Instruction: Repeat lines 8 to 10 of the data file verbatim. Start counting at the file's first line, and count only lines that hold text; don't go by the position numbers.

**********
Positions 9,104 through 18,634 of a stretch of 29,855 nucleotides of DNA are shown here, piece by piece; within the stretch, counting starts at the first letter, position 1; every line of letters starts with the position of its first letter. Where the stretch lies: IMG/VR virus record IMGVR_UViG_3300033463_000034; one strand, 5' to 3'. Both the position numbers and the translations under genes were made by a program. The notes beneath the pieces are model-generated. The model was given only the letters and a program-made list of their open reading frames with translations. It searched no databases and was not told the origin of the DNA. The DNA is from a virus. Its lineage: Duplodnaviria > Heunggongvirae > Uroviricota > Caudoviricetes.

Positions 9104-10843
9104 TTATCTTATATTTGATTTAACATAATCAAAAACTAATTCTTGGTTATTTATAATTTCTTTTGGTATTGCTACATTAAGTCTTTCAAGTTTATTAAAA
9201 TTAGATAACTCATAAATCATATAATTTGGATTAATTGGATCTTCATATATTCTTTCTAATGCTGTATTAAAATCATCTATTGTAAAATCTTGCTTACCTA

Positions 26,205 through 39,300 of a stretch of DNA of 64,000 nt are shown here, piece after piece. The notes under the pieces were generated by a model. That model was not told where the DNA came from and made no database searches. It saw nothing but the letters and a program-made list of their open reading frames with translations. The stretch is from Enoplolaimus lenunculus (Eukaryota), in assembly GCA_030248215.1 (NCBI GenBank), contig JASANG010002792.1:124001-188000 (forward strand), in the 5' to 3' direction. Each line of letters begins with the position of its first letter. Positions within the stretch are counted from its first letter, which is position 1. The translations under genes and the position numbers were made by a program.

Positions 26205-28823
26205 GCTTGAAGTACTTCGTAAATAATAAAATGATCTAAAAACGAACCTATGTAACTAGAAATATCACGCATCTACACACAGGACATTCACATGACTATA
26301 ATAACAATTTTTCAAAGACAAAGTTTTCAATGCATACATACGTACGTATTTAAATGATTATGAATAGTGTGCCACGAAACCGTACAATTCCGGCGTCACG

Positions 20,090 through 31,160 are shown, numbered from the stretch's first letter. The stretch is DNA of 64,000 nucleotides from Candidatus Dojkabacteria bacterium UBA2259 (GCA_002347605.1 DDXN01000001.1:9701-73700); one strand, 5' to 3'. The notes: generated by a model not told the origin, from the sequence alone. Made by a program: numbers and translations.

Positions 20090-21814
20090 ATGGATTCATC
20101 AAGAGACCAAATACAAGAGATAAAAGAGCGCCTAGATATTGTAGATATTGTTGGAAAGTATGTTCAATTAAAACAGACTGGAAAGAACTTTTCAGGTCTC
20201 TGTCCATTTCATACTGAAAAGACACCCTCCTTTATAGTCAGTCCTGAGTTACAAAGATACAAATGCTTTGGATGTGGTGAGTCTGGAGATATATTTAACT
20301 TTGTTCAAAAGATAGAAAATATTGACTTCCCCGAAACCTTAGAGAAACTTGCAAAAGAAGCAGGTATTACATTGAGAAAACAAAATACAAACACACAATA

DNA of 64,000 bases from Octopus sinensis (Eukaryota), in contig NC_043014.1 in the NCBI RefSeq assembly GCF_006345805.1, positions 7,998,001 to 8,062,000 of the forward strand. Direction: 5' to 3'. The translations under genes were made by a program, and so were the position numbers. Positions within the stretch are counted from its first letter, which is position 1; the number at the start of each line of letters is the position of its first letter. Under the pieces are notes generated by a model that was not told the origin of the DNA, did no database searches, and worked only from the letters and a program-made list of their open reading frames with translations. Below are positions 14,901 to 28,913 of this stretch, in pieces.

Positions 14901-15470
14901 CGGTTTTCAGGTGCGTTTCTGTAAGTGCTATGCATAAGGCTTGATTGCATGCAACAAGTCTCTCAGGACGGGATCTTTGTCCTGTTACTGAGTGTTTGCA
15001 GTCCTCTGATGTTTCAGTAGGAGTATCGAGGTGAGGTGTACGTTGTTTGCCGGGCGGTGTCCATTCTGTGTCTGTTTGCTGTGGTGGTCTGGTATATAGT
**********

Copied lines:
26301 ATAACAATTTTTCAAAGACAAAGTTTTCAATGCATACATACGTACGTATTTAAATGATTATGAATAGTGTGCCACGAAACCGTACAATTCCGGCGTCACG

Positions 20,090 through 31,160 are shown, numbered from the stretch's first letter. The stretch is DNA of 64,000 nucleotides from Candidatus Dojkabacteria bacterium UBA2259 (GCA_002347605.1 DDXN01000001.1:9701-73700); one strand, 5' to 3'. The notes: generated by a model not told the origin, from the sequence alone. Made by a program: numbers and translations.

Positions 20090-21814